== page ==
Paul Reeve compiled a history of Enterprise, the first 100 years. It was published in 1996. The book is available at the Enterprise City Office for $20. The following is an excerpt from the preface to that book:

“Nestled in a cove of mountains on the southern rim of the Great Basin lies the small agricultural community of Enterprise, Utah. It is surrounded on three sides by such local landmarks as Old Flat Top, E-Hill and Pilot Peak.   On the north, the Escalante Desert stretches out for hundreds of miles toward the Great Salt Lake. In relation to larger commercial centers, Enterprise rests near the junction of two roads, one leading from St. George, about forty miles to the south, the other from Cedar City, over forty-five miles to the northeast. Although close to the Iron County line, Enterprise is located at the northwest corner of Washington County. At an altitude of 5,400 feet, its climate is more akin to that of the cooler county to the north.
            Historically, however, Enterprise is more closely linked to Washington County settlements. It was from St. George that the earliest colonizers came to the Shoal Creek region, near Enterprise, to graze cattle from the Cotton Mission. As cattle ranchers, the initial inhabitants of the area prospered. But opportunities for expansion were limited and a few settlers began searching for something better. Specifically, they wanted a new town with a reliable water source to sustain widespread agriculture. Thus, Enterprise’s genesis, around the turn of the century, depended upon the success of an ambitious reservoir scheme that many skeptics dismissed as impossible. Enterprise pioneers proved the naysayers wrong; they built a dam with very little capital and a lot of hard work. The town of Enterprise is the result.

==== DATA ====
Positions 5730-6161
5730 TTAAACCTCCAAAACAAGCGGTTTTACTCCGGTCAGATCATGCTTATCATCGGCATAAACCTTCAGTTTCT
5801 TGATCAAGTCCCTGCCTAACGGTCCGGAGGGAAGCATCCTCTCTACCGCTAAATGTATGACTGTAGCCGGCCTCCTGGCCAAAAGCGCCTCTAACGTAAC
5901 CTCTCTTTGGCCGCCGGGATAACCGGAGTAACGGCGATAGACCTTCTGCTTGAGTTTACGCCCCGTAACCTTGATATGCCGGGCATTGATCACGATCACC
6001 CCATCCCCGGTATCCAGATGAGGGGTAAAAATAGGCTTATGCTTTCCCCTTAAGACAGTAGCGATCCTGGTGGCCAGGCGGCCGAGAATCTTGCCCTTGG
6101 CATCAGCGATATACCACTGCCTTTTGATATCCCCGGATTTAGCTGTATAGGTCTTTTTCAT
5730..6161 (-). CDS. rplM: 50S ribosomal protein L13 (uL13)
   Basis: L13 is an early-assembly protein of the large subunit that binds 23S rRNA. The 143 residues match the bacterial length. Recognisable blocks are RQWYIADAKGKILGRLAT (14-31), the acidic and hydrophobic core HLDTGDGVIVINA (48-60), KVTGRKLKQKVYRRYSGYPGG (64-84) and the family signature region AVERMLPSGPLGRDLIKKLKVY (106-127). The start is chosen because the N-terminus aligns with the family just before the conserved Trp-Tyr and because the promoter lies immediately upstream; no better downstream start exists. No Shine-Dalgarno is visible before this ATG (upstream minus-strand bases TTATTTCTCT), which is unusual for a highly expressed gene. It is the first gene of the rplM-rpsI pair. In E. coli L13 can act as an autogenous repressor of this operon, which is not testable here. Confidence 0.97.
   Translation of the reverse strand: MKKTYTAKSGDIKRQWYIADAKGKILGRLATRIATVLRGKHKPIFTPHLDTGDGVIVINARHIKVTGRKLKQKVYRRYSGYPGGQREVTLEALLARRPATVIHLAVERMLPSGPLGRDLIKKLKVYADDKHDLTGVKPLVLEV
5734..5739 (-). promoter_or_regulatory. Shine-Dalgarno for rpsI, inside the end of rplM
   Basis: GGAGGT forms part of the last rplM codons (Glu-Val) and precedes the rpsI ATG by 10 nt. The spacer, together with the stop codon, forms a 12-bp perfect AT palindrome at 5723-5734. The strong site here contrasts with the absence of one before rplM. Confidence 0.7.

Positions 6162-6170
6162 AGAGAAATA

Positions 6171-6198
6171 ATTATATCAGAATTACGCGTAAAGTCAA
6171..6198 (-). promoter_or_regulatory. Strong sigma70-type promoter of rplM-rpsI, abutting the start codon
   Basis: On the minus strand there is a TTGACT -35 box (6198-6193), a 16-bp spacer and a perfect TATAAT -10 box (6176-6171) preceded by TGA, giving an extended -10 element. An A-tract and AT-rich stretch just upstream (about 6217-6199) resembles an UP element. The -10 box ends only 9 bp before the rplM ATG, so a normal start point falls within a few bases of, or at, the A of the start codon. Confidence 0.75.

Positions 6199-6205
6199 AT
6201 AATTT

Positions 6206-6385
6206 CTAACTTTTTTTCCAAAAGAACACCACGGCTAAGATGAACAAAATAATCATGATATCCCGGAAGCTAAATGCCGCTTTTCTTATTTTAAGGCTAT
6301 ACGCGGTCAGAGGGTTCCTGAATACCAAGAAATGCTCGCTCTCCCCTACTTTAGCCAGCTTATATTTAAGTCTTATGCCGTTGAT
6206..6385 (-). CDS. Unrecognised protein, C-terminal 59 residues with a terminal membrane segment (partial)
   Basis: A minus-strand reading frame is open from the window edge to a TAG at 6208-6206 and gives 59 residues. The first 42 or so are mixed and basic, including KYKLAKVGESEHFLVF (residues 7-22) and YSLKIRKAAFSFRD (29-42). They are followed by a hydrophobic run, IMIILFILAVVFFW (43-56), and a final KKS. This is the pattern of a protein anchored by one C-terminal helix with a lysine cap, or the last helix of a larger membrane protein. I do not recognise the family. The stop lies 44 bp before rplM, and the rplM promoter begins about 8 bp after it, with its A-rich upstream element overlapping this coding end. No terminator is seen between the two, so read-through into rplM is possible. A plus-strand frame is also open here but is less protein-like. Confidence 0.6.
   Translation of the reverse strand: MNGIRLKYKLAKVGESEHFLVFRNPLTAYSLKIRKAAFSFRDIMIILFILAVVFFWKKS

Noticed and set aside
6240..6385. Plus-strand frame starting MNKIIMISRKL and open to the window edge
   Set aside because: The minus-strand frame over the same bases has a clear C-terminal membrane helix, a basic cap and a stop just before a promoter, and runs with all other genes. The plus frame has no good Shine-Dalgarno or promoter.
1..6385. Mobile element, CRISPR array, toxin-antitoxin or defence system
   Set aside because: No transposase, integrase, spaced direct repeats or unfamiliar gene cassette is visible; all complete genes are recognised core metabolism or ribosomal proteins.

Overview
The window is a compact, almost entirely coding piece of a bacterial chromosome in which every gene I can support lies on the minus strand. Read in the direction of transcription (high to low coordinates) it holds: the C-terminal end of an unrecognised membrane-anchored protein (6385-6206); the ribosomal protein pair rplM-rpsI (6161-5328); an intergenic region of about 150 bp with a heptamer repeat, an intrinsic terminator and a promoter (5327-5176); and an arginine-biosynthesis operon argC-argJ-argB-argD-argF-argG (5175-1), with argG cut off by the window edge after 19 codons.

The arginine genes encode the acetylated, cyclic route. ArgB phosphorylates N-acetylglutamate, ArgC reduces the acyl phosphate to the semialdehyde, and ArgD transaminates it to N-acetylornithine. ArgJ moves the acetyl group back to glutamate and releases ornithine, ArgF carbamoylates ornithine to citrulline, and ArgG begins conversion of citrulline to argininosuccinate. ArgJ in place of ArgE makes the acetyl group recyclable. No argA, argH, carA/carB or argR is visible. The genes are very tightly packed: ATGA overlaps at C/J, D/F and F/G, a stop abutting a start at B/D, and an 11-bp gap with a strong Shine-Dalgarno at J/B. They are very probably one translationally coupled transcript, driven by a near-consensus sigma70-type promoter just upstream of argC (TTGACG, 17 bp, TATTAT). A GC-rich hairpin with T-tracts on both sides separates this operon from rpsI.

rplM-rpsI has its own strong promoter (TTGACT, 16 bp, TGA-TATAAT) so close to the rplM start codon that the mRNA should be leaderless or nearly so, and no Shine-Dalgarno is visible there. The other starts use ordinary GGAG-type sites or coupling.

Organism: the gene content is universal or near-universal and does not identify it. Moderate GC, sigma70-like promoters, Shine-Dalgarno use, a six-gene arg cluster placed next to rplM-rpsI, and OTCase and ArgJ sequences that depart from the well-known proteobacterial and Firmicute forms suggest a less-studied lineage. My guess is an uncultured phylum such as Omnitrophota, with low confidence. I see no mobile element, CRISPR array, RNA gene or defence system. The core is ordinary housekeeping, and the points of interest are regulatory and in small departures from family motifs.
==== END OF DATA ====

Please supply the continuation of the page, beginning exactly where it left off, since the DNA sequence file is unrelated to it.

The first colonizers arrived at Enterprise in March 1896, two months after Utah obtained statehood. On January 6th of that eventful year, Hebronites held a small celebration honoring Utah, but at Enterprise the state’s birthday went unheralded. Following their arrival, the town’s initial inhabitants were too busy grubbing brush, digging wells, and building homes to be concerned with events of a broader scope. While statehood was an important and long anticipated milestone for the territory of Utah, Enterprise inhabitants were just beginning their journey into community building. Many milestones lay ahead, as they struggled to subdue a small portion of Utah’s yet untamed frontier.”
When Mr. Reeve came to Enterprise to do research for his book, he made the following observation:
            “I sensed that almost wherever we went in Enterprise we would be met by the same familiar welcome. It was a pleasant thought that created in my mind a picture of Enterprise as a friendly “hometown” whose residents hold no illusions of grandeur. Instead, they seem justifiably content with the comfortable corner of the world they have carved out of the desert and beautified.”